Darts – Once a Regional Game, now Standardized

If everybody looked the same, the 1999 Groove Armada song lamented, we’d get tired of looking at each other. While the track was talking about the wonders of human culture, its overall theme – standardization – has parallels throughout society. In many cases, the concept of standardization conjures up imagery of sterile, boring things yet it’s one of the most essential practices in areas like construction and sport.

Darts

Today, the center of the bulls-eye on a dartboard must be exactly 5ft 8 in from the floor. This attention to detail applies to just about every part of the sport, from dart manufacture to distance from the oche. The accuracy of darts betting outlets directly affects their standing with the wider public, while forging a career in the provision of darts betting tips can seem like a difficult task indeed with all the variables in play.

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Sport is built on precision. Every football adheres to as rigid a set of regulations as the newest skyscraper does and the capacity of all stadia can be known to the individual person. Of course, many of these rules and regulations are put in place to ensure that everybody gets exactly the same chance at the same outcome. Letting athletes have longer or heavier javelins at the Olympics would cause chaos, after all.

Bull’s-eye

Darts wasn’t always so inflexible, though. For many years followings the sport’s inception in the late 19th century, dartboards were different sizes, colors, and included different ways of scoring points. This huge variation was due to its slow, gradual adoption in different counties, rather than a wholesale rollout that put a dartboard in every pub in the British Isles. Darts and dartboards would not be standardized until after the 1970s.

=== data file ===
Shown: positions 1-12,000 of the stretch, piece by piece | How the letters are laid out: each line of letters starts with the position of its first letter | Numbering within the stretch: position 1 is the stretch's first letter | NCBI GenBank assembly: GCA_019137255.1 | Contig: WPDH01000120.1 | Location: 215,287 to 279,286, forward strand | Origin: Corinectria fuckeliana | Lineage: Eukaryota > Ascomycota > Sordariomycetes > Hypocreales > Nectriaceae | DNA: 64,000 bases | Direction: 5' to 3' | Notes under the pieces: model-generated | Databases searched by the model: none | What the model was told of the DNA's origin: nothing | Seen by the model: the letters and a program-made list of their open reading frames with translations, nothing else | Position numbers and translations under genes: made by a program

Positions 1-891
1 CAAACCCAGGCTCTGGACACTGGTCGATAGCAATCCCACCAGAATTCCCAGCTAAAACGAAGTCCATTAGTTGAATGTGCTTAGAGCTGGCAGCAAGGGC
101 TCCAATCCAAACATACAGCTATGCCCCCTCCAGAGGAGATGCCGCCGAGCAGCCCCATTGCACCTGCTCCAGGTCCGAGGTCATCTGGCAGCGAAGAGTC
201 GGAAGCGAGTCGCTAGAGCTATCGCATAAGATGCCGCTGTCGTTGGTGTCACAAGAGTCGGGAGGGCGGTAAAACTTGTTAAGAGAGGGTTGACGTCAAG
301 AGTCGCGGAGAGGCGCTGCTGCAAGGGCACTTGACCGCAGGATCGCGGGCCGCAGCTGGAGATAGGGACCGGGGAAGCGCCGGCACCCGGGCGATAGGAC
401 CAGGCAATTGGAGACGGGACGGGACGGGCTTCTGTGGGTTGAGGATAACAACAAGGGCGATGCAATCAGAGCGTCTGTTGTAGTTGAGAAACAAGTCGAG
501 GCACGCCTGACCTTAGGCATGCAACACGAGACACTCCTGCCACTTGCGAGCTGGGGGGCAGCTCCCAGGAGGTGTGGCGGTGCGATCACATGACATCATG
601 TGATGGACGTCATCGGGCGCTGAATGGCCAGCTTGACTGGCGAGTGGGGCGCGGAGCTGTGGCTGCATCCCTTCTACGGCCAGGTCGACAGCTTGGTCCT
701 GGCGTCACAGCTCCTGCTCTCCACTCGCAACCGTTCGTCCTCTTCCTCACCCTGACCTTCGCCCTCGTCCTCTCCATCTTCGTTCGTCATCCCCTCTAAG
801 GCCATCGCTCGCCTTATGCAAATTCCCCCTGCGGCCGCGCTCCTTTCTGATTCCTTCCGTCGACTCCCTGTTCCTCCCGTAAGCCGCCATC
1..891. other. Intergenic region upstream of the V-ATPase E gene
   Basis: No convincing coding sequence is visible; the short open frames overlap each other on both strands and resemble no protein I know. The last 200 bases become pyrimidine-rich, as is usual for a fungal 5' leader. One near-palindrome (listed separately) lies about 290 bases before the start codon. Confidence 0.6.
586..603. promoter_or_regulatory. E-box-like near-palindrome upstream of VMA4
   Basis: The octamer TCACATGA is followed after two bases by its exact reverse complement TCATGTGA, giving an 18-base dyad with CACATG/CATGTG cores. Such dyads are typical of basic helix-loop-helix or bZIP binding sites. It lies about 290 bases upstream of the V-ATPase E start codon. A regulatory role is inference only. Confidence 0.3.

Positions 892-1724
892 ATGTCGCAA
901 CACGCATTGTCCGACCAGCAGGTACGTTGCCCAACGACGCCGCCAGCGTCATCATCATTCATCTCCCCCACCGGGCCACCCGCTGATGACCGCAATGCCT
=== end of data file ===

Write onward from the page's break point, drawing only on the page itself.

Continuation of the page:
The modern board, made from sisal fiber, includes three elements that divided the sport in its formative years, namely, the double bull’s-eye, dual metal rings, and the coveted treble-twenty. However, there were around ten possible alternatives that could have been chosen for 21st-century pub walls and a reported twelve quadrillion possible combinations of board features, depending on how the board is rotated.

Manchester Log-end

So, what were these legendary boards? Historians of the sport generally focus on around ten examples from the darts’ early years, including the Manchester Log-end and Yorkshire boards. The latter was only missing the treble-twenty and second bull’s-eye ring from the modern game but the Log-end was a different board altogether. While it’s still made today in amounts of 400 per year, the Manchester board is considered one of the hardest to play.

The Yorkshire and Manchester Log-end represent both parts of a divide in dartboard design. As mentioned, the Yorkshire version is similar to the modern one but so are the Stafford, Tunbridge, London, Quadro 240, and Ipswich 5s, which only has multiples of five on the board. On the East Coast, though, the boards have a sinister black visage, with more opportunities to score in the case of the Grimsby board.

The history of darts and dartboards is an adventure in regional design and players’ gradual effort to standardize its various elements.

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